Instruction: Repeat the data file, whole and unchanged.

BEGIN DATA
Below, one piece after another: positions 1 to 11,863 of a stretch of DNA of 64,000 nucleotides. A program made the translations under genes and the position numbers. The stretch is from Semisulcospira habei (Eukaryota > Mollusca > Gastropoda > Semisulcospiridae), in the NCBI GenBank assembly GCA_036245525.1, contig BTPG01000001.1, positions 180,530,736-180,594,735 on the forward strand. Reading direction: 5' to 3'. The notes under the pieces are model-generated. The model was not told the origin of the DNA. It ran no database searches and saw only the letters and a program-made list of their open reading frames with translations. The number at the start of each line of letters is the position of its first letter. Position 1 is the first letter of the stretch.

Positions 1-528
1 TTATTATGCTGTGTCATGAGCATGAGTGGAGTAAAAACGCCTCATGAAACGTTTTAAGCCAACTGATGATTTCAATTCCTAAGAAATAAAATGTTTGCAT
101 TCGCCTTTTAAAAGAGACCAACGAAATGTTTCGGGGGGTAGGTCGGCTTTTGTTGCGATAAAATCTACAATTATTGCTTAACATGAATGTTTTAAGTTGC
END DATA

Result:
Below, one piece after another: positions 1 to 11,863 of a stretch of DNA of 64,000 nucleotides. A program made the translations under genes and the position numbers. The stretch is from Semisulcospira habei (Eukaryota > Mollusca > Gastropoda > Semisulcospiridae), in the NCBI GenBank assembly GCA_036245525.1, contig BTPG01000001.1, positions 180,530,736-180,594,735 on the forward strand. Reading direction: 5' to 3'. The notes under the pieces are model-generated. The model was not told the origin of the DNA. It ran no database searches and saw only the letters and a program-made list of their open reading frames with translations. The number at the start of each line of letters is the position of its first letter. Position 1 is the first letter of the stretch.

Positions 1-528
1 TTATTATGCTGTGTCATGAGCATGAGTGGAGTAAAAACGCCTCATGAAACGTTTTAAGCCAACTGATGATTTCAATTCCTAAGAAATAAAATGTTTGCAT
101 TCGCCTTTTAAAAGAGACCAACGAAATGTTTCGGGGGGTAGGTCGGCTTTTGTTGCGATAAAATCTACAATTATTGCTTAACATGAATGTTTTAAGTTGC